Int J Biol Sci 2011; 7(5):575-587. doi:10.7150/ijbs.7.575


Mammalian Sirtuins and Energy Metabolism

Xiaoling Li, Nevzat Kazgan

Laboratory of Signal Transduction, National Institute of Environmental Health Sciences, National Institutes of Health, Research Triangle Park, NC 27709, USA

This is an open access article distributed under the terms of the Creative Commons Attribution (CC BY-NC) License. See for full terms and conditions.
Li X, Kazgan N. Mammalian Sirtuins and Energy Metabolism. Int J Biol Sci 2011; 7(5):575-587. doi:10.7150/ijbs.7.575. Available from

File import instruction


Sirtuins are highly conserved NAD+-dependent protein deacetylases and/or ADP-ribosyltransferases that can extend the lifespan of several lower model organisms including yeast, worms and flies. The seven mammalian sirtuins, SIRT1 to SIRT7, have emerged as key metabolic sensors that directly link environmental signals to mammalian metabolic homeostasis and stress response. Recent studies have shed light on the critical roles of sirtuins in mammalian energy metabolism in response to nutrient signals. This review focuses on the involvement of two nuclear sirtuins, SIRT1 and SIRT6, and three mitochondrial sirtuins, SIRT3, SIRT4, and SIRT5, in regulation of diverse metabolic processes.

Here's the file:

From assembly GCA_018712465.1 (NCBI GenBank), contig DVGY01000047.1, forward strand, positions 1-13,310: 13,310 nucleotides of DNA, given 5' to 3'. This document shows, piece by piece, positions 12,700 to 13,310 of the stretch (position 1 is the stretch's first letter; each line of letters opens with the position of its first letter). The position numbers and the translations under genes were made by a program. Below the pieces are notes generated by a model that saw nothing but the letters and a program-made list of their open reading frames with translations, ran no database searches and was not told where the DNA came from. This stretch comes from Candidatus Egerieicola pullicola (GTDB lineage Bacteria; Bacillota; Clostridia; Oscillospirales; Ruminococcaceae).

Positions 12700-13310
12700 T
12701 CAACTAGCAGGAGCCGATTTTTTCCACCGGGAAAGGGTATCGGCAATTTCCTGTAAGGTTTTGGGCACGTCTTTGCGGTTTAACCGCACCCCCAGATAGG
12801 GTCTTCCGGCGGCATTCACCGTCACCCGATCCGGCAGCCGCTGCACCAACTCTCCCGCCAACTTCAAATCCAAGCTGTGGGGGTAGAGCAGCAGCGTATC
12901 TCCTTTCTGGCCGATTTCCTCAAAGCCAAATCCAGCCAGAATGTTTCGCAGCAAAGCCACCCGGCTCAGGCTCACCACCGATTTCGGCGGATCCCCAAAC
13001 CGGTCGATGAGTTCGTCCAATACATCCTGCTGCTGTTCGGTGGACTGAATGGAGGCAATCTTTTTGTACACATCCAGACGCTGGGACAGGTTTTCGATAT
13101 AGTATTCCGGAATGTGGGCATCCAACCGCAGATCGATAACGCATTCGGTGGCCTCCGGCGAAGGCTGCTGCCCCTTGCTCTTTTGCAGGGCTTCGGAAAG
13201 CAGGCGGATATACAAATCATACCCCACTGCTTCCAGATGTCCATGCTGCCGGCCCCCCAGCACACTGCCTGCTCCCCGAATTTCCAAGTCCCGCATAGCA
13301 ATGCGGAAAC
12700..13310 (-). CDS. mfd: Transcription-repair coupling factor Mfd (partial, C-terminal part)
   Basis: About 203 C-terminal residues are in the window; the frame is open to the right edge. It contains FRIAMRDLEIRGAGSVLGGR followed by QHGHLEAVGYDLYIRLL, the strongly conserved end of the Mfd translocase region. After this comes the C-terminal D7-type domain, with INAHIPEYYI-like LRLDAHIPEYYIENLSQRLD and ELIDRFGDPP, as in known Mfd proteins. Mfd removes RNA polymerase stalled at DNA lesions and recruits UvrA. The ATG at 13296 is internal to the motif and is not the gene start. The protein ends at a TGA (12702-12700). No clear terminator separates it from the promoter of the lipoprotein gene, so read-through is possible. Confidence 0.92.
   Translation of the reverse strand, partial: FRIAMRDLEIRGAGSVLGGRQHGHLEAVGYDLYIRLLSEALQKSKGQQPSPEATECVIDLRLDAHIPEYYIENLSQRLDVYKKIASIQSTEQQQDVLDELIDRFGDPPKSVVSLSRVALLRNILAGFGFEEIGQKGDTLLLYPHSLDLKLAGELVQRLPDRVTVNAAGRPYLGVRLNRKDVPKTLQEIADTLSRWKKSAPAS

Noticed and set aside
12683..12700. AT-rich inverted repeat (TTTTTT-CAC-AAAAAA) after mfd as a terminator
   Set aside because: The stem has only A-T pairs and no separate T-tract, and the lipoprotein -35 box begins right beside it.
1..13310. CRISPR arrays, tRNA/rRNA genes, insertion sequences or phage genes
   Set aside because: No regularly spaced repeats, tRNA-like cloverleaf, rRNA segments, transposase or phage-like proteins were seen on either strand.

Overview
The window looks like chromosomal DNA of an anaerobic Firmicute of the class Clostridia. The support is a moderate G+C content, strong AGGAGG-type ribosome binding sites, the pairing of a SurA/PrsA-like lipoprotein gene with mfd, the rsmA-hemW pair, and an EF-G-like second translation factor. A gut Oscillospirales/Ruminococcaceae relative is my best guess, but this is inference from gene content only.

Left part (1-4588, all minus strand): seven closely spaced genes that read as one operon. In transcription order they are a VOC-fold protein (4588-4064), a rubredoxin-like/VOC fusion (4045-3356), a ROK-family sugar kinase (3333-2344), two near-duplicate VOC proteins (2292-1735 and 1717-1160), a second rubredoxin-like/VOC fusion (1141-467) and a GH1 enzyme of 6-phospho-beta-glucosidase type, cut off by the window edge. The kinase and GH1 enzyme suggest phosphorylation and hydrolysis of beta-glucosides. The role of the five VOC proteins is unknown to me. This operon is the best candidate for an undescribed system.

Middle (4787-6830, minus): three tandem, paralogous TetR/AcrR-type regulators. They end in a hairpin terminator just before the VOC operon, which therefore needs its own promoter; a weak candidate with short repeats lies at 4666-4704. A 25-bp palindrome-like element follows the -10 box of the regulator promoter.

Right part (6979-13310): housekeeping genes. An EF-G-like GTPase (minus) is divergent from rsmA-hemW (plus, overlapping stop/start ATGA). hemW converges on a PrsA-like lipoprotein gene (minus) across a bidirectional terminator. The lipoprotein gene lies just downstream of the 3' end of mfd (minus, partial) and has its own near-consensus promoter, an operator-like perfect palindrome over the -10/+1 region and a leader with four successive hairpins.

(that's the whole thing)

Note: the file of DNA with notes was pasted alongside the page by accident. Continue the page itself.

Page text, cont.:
Keywords: sirtuins, energy metabolism, aging, nutrients